Police Scotland’s Rural and Acquisitive Crime Unit comes to locations across the Highlands to advise plant owners on how to avoid theft.
The Scottish Plant Owners Association (SPOA) has been working hard with Police Scotland’s Rural and Acquisitive Crime Unit since the launch of the Scottish Partnership Against Acquisitive Crime (SPAACE) in May 2023, aimed at tackling plant and fuel theft across Scotland.
Front and central to this awareness campaign is a Police Scotland liveried JCB 3CX which visited Elgin (15th January), Inverness (18th January) and is heading to Fort William (22nd January) for information events this month.
Highland Industrial Supplies (HIS) is hosting the events at its depots across the region.
The events come as shocking figures reveal the extent of the challenge that still lies ahead to tackle plant and fuel theft:
- Acquisitive crime has continued to increase compared to the same period last year and is now higher than the five-year mean*.
- Between April and September 2023, there were 5,178 more crimes compared to the same period last year and 6,239 more than the five-year mean.
- Theft of motor vehicles (which covers all mechanically propelled vehicles from a private car to a dump truck) has reached the highest levels recorded during the reporting period, increasing by 13.3% in 2022/23 and up by 11.3% so far for 2023/24 – this equates to an average of 14 thefts of motor vehicles a day.
- Between 01/04/2022 and 31/03/2023, the Lothians and the Scottish Borders, closely followed by the North East of Scotland, were the most targeted areas for acquisitive crime.
- Between 01/04/2022 and 31/03/2023, theft of agricultural and forestry machinery, plant and quad bike/ATVs was the most frequent crime.
- May and June 2022 were the two most prolific months for acquisitive crime.
The full crime report can be accessed here.
The free information events organised by the SPOA since the initiative launched have been well attended.
The biggest fear expressed by plant owners attending the events is the total loss of an asset.
Not only is losing a piece of plant costly, but there may also be significant knock-on costs if it cannot be replaced quickly where work is delayed and penalty costs are sometimes added to a job.
Equally, when it comes to fuel theft, often the damage done to take the fuel exceeds the costs of the stolen fuel itself.
Advice given to plant owners has been welcomed with many stating they simply do not know where to turn to for up-to-date advice.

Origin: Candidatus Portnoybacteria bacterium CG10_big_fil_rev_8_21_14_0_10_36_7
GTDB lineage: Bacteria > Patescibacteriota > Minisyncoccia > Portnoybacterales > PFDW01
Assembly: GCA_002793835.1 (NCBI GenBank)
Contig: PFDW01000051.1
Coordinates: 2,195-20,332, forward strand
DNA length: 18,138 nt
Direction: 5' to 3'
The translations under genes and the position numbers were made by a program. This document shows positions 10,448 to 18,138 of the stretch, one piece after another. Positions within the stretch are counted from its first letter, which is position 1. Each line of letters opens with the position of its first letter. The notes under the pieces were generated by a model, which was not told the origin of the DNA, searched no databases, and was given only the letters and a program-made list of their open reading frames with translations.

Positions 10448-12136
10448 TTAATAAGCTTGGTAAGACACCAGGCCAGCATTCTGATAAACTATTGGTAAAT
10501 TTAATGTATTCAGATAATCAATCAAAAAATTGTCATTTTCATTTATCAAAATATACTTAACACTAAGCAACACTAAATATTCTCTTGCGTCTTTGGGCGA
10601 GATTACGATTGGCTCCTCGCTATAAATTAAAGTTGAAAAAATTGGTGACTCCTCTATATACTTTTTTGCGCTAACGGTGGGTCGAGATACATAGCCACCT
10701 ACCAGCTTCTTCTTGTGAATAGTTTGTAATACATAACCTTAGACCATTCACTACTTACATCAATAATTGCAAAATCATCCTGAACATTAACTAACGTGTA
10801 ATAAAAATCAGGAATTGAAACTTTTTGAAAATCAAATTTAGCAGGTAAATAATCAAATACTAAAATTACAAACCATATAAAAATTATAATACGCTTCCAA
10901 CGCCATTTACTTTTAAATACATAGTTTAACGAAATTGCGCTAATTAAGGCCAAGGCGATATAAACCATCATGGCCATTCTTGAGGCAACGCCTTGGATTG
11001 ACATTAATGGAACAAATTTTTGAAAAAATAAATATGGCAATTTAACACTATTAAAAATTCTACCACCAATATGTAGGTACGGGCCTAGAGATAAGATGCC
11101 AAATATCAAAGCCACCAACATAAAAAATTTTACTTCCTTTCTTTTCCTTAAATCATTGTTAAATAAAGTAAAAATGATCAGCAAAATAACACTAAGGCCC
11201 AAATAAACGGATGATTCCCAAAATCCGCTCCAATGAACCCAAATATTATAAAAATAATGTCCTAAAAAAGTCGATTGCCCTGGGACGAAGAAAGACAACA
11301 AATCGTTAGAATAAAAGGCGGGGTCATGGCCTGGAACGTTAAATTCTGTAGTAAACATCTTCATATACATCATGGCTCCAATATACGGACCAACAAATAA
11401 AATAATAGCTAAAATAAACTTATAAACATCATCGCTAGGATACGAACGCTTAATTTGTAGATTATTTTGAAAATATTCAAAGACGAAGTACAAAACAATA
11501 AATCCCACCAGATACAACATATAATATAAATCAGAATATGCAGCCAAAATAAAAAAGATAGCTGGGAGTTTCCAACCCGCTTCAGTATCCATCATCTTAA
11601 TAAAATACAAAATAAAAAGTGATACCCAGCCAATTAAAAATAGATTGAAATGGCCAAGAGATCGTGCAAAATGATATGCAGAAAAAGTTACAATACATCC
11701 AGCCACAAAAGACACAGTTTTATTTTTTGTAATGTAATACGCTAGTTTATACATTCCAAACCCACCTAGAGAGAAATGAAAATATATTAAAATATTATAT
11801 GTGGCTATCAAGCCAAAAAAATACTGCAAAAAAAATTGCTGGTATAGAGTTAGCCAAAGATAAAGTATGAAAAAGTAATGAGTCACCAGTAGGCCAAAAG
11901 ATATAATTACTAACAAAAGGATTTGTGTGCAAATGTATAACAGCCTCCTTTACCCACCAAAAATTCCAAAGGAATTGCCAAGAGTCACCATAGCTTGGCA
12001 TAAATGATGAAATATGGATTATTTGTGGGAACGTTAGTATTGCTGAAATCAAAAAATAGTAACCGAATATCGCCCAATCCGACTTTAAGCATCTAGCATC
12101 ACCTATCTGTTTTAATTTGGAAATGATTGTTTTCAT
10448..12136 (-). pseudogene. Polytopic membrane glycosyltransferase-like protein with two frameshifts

Frustration at a lack of follow up from the police after thefts are reported has also been expressed.
Inspector Jordan Low from Police Scotland’s National Rural and Acquisitive Crime Unit said:
“The theft of plant equipment and vehicles from rural properties, construction sites or other locations significantly impacts that business’ operations and can have knock-on effects that are felt by the wider public.
“There is no such thing as a victimless crime.
“Acquisitive crime overall is experiencing a rise in recorded incidents at present and Police Scotland is committed to working alongside relevant partners to address this increase and prevent further offences arising by empowering rural and construction businesses to consider appropriate security measures on and around their premises.
“I would encourage anyone who is looking to enhance their security provisions, or who is seeking out crime prevention advice, to visit our website at www.scotland.police.uk.”
Callum Mackintosh, Immediate Past President and instrumental in the SPOA’s partnership with SPAACE, added:
“Whilst we have had a great response to this initiative, the latest statistics show that there is still a lot of work to do.
“I’d also like to take this opportunity to stress the importance of reporting theft to the police.
“The more information available on these crimes the better as it helps the police to spot patterns and encourages plant owners to be extra vigilant.
“The SPOA is grateful to Police Scotland’s Rural and Acquisitive Crime Unit for its support in staffing these information events and providing clear and actionable advice to plant owners.
“Working closely with Police Scotland has also been beneficial to create better understanding and awareness of the types of machinery used in our industry, which aids detection when items are stolen.
“Once again, we would like to acknowledge and thank JCB and Scot JCB for the loan of the JCB 3CX which has definitely piqued the interest of the general public as well as those in the plant industry with its eye-catching Police Scotland livery.
“There are more events scheduled in the first half of 2024 and then, together with our partners at SPAACE, we will review activity and seek to build on it going forward.”
Plant owners are encouraged to come along to the free information events at HIS depots in Elgin, Inverness and Fort William for advice to avoid plant and fuel theft which includes:
- Property marking measures such as the CESAR scheme
- Use of The Equipment Register to record and aid the recovery of plant and equipment
- Tracking devices such as CanTrack
- GeoFencing using JCB’s Live-Link or similar telematics
- CCTV and alarm systems
- What to look out for and how to counteract suspicious behaviours
Garry Mackintosh, Managing Director of Highland Industrial Supplies, added:
“We are proud to support this initiative by the Scottish Plant Owners Association and with Police Scotland’s Rural and Acquisitive Crime Unit.
“With depots all over the Highlands and Moray and many customers who are concerned about plant, fuel and tool theft, it makes sense for HIS to host these information events and we are looking forward to supporting and facilitating local businesses to tackle this growing crime.
“I would urge all our customers to come along and meet the experts who can help.”
*It should be noted that the five-year mean has been affected significantly by decreases in acquisitive crime during the pandemic.